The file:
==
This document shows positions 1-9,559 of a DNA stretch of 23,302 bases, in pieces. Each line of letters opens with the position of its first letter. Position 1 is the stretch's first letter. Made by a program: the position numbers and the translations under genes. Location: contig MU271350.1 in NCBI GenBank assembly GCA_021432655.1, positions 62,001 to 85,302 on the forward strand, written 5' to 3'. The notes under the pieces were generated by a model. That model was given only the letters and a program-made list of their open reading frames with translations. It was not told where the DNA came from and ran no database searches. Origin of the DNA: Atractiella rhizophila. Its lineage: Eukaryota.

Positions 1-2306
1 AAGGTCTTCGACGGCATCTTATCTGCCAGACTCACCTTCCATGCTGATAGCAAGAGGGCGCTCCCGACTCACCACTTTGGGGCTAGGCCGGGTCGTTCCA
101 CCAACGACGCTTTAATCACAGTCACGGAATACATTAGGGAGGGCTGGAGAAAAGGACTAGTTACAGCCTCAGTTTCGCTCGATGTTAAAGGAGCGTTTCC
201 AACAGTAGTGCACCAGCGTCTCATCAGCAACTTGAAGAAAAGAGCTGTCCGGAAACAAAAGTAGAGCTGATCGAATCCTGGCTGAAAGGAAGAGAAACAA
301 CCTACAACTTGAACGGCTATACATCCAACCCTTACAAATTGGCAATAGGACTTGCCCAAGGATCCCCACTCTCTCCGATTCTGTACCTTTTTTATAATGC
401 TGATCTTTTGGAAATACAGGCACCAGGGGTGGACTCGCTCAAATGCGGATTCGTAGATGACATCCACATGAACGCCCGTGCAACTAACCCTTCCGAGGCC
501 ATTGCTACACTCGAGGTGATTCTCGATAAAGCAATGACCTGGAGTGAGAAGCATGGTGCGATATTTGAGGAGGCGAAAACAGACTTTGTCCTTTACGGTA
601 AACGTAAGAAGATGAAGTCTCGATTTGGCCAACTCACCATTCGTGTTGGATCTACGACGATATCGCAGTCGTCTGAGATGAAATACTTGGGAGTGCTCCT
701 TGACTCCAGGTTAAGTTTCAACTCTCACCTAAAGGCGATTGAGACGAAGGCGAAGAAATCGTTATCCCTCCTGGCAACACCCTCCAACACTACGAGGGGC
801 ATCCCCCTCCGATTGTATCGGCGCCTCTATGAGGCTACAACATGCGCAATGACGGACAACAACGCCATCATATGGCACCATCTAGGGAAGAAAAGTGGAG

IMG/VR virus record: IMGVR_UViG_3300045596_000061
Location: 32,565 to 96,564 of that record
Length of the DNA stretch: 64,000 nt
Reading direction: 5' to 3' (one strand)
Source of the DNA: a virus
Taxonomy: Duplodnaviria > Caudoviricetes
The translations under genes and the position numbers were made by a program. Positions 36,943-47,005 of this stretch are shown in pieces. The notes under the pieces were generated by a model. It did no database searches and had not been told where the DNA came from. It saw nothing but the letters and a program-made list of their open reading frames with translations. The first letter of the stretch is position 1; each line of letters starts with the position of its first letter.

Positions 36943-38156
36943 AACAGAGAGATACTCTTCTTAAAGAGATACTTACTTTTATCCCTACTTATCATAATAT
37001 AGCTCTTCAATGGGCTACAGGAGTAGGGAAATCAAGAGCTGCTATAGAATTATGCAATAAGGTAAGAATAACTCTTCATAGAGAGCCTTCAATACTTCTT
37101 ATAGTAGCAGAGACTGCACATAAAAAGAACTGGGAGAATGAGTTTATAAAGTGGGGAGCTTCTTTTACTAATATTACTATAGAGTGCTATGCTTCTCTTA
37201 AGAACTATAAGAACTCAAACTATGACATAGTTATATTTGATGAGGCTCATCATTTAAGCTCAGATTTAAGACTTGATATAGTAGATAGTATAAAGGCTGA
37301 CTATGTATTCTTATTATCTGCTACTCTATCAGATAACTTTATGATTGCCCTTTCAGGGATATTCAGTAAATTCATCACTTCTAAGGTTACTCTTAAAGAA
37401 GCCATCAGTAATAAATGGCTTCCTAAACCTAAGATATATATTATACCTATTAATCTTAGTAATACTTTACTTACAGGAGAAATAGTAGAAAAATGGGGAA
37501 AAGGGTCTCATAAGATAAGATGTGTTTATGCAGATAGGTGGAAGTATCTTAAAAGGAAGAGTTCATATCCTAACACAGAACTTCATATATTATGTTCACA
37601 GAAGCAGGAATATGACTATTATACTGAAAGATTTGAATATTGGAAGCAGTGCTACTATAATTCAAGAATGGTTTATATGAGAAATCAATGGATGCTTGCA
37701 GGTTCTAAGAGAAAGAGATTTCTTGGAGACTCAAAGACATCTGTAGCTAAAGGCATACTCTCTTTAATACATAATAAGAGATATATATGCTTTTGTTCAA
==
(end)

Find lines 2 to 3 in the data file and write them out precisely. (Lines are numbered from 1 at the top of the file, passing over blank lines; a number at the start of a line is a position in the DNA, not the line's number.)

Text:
Positions 1-2306
1 AAGGTCTTCGACGGCATCTTATCTGCCAGACTCACCTTCCATGCTGATAGCAAGAGGGCGCTCCCGACTCACCACTTTGGGGCTAGGCCGGGTCGTTCCA